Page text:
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The Chi Rho Vision... in the clouds?


With His Head in the Clouds  
 I commend this article...with a reprint from a book by Gavin Pretor-Pinney, the Cloudspotter's Guide. He maintains the xP in the sky that Constantine saw was a naturally occurring phenomena. He could be right: Constantine may have seen the cross in the sky due to atmospheric conditions.  
If so, does that make the legend of the Labarum all a farce? Well, not in my book. I believe God manifests himself using nature in ways that suit him, and I believe also of the vision that night, the voice, and the writing in the sky.  What this article does present, that refutes many naysayers, is that the sign could have indeed been seen by his entire Army that day as Eusebius says Constantine swore to him. A quote from the article...

A rare coin—the 'Spes public'— struck in Constantinople in AD327, shows a particularly clear depiction of the military standard that became the established one for the Roman army, following the vision accorded to Constantine and his troops fifteen years before. It shows the labarum above a banner with three circles on it.

When the sun happens to be at an elevation of 22° from the horizon, the smile of the circumzenithal arc can appear to touch the 46° halo. Were the cloud cover broken, so that just a part of the halo appeared below the arc, the effect is not a million miles away from the cross in Constantine's labarum. And the vertical line of the 'P', incorporated into the symbol? It is a sun pillar appearing below the sun, of course. Three coins on the vellum below the symbol? Well, it goes without saying that they represent the sun with sundogs, or mock suns, on either side of it.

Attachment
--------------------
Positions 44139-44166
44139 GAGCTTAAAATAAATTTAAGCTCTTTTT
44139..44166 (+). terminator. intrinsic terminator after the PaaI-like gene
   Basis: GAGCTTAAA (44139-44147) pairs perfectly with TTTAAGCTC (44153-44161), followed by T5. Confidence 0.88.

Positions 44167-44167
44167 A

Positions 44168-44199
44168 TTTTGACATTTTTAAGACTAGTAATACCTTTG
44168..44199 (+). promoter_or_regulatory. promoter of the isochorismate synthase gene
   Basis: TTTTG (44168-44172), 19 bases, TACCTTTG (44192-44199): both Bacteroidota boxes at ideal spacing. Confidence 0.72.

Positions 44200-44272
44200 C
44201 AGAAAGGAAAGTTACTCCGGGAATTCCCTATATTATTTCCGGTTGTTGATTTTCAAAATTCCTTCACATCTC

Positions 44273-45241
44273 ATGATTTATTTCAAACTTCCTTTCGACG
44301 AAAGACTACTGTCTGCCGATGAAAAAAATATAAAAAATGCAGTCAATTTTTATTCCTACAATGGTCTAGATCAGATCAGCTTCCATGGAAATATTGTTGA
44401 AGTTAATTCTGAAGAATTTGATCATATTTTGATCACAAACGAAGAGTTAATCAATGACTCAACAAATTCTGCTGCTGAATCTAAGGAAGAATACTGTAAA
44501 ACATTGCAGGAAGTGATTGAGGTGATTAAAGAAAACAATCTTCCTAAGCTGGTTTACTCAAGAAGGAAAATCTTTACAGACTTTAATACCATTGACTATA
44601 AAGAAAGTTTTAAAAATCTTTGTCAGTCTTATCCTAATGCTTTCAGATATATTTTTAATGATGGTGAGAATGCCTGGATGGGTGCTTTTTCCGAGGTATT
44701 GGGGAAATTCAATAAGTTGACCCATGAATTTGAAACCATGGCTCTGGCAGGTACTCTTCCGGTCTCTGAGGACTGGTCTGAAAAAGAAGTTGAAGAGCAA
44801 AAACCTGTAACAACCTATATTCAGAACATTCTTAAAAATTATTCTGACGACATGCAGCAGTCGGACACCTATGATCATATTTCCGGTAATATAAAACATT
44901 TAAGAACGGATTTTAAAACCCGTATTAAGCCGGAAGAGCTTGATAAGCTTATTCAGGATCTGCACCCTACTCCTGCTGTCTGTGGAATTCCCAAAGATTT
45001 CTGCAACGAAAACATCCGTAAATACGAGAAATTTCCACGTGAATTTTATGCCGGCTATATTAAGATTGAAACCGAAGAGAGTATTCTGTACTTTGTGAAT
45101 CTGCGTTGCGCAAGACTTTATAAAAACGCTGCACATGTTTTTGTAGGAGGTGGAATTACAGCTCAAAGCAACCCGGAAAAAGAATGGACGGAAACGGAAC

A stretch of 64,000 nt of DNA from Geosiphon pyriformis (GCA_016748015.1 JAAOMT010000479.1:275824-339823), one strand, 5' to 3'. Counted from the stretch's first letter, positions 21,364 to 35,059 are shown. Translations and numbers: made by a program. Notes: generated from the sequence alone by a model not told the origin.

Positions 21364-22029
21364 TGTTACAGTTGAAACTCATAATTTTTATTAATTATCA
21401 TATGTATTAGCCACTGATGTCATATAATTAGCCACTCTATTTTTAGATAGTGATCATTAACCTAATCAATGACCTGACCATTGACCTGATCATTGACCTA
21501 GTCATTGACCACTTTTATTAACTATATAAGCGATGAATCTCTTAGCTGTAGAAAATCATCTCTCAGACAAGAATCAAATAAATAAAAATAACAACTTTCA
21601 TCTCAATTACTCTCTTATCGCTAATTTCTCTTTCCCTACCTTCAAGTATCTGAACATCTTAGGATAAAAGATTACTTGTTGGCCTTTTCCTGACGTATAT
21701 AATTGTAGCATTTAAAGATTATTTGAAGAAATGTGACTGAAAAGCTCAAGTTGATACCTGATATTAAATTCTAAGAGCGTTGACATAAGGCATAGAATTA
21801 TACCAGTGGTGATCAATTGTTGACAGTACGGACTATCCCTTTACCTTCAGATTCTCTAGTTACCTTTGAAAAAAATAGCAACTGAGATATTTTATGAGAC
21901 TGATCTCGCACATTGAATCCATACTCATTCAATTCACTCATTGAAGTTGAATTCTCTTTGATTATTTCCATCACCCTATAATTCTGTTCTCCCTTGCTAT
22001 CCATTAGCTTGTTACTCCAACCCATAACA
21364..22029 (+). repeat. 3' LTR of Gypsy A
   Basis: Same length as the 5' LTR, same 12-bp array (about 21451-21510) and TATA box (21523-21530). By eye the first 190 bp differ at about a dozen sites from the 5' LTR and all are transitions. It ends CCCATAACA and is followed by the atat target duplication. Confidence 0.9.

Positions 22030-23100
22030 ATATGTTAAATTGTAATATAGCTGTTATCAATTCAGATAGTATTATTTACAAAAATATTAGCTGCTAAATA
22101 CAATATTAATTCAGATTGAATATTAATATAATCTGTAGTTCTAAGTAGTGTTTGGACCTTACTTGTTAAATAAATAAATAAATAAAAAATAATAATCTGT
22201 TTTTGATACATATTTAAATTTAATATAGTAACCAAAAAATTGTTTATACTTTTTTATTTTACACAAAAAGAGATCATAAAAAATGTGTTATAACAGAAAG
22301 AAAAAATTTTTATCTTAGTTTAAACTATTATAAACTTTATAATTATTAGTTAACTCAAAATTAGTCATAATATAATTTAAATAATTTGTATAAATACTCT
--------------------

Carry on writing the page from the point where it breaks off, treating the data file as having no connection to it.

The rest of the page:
Comment: Eusebius said the royal cloth had the medallions of Constantine and his sons, but perhaps it came to him to so display them from a vision of "suns" as described above
You can read Eusebius and others at these links.

Lucius Caecilius Firmianus Lactantius [315], Eusebius of Pamphili, Bishop of Caesera [330] and Salminius Hermias Sozomen [443]

And let us remember that Constantine, moving on this vision, soundly defeated a force much larger than his own. His opponent made a critical tactical blunder on the advice of pagan priests in coming out of the fortifications of Rome, crossing the Tiber with it at his back and with no room to maneuver or to withdraw. Nor must ever forget the civil results: an end to persecution of Christians... the restoration of Christian property, and freedom of  Christian worship wherever Constantine ruled, the council that consolidated the catholic-ortodox faith and discredited the heretics. 


"Let us therefore follow after the things which make for peace, and things wherewith one may edify another" [St. Paul's Epistle to the Romans 14:19]


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